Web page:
To me, these "high concept" films work much better as short films rather than feature length narratives. Can a good film be made with a high concept such as the one in School For Scoundrels, Crank or anything else? The answer is yes but it takes a very talented screenwriter to do so. Sadly, Philips and Armstrong don't put their best foot forward with this film and as a result it falls flat on its face. The potential was there for the film to be funny but none of the potential was taken advantage of. Fans of Billy Bob Thornton, director Todd Philips or even fans of Jon Heder (if he still has any) will be disappointed with the amount of laughs in the film. My advice is to watch the film's first 45 minutes or so and then turn off the rest. That way you can think of your own way to end the film. $10 says it's better than the way Philips and Armstrong chose to end it.


Commentary by director Todd Philips and screenwriter Scot Armstrong: The commentary is fairly basic. Both Philips and Armstrong talk about films that inspired them to make this film as well as backgrounds on a lot of the lesser known actors. They also get into the fact that a lot of the big actors like Ben Stiller, Luis Guzman, David Cross and Michael Clarke Duncan did the film for them as a favor. If you actually do end up liking the film, you may want to check out the commentary. If not, I wouldn't even bother. They don't really have anything really interesting to say about the process of making the film.

The Making of You Didn't See on TV: This extra runs about 19 minutes and is basically a behind the scenes look at the film. Contrary to the title, there isn't really anything about the actual "making" of the film. Instead it is the cast and crew joking around about their experiences on the film. Judging from the making, it looks like the cast and crew had such a good time that they forgot to make a good film.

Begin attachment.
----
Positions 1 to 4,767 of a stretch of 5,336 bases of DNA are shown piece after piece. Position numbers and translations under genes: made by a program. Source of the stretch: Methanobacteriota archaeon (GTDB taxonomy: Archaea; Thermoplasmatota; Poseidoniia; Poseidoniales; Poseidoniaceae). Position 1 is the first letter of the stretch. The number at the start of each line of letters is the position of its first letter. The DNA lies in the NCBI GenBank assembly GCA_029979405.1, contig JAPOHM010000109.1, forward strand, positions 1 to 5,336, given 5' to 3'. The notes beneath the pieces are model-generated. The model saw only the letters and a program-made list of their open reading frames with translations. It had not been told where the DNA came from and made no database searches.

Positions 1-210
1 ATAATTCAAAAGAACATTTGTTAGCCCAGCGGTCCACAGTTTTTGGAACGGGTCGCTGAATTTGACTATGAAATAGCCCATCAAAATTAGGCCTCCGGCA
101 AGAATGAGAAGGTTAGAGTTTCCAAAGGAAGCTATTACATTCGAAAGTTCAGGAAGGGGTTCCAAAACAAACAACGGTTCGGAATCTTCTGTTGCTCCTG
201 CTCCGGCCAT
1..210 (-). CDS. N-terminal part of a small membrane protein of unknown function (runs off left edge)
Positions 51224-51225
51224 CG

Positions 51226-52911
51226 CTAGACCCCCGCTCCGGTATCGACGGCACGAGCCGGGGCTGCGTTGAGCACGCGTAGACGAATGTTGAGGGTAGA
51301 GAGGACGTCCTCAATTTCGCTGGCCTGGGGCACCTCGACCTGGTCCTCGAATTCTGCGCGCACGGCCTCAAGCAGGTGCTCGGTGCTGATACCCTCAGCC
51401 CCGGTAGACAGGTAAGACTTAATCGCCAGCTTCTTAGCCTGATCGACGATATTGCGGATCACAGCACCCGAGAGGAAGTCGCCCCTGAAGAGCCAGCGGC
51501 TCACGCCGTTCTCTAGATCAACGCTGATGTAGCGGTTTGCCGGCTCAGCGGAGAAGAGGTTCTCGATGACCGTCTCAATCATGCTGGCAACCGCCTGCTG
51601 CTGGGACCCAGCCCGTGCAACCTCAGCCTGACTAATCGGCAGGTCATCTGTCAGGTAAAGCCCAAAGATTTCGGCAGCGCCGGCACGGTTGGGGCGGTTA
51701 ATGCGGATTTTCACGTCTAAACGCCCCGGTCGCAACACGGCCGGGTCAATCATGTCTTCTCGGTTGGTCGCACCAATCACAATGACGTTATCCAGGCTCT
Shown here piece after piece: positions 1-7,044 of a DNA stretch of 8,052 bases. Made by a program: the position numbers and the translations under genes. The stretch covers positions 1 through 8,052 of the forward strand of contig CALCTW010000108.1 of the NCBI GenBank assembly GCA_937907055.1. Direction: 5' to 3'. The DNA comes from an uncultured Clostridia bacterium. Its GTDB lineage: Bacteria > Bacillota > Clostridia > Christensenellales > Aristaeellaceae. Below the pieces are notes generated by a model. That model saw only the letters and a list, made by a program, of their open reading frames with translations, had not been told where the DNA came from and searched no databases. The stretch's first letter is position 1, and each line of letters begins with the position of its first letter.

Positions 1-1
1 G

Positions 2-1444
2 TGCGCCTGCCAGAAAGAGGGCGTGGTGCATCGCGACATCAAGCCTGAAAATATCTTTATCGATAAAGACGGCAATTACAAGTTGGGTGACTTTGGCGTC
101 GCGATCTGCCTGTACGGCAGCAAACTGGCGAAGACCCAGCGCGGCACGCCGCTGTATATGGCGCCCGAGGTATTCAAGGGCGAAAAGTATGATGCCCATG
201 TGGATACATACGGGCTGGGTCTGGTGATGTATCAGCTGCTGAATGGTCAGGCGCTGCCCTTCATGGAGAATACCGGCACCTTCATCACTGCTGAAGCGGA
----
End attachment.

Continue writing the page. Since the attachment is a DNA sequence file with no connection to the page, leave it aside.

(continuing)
Alternate Ending (4 minutes): The "alternate ending" is actually the same ending as in the film in terms of the result but with less slapstick. I actually thought this ending was much better than the one used in the film. The one used in the film tried to hard to be funny and basically is just a scene that runs too long to begin with.

Rounding out the extras is a two minute gag reel and a theatrical trailer for the film.


The video transfer is solid but nothing spectacular, which is expected on a comedy. The film is in 2.35:1 aspect ratio and for the most part, the picture is solid.

The audio is in Dolby Digital 5.1 audio and is fairly average but once again, that is expected on a comedy film. I thought in a couple scenes, the audio transfer may have been off in terms of the sound matching the action.


As mentioned in the review, I thought the film was a wasted opportunity given the cast and crew. The film gets off to a good start but goes downhill once it tries to get "serious." The DVD itself is just about as average as you can get in terms of quality and extra features. This edition claims to be "unrated and uncut" but unfortunately I did not see the theatrical release so I cannot comment on what specific changes were made to the film. In terms of the actual film, I'd wait to watch it on cable or rent it if you absolutely have nothing else to watch.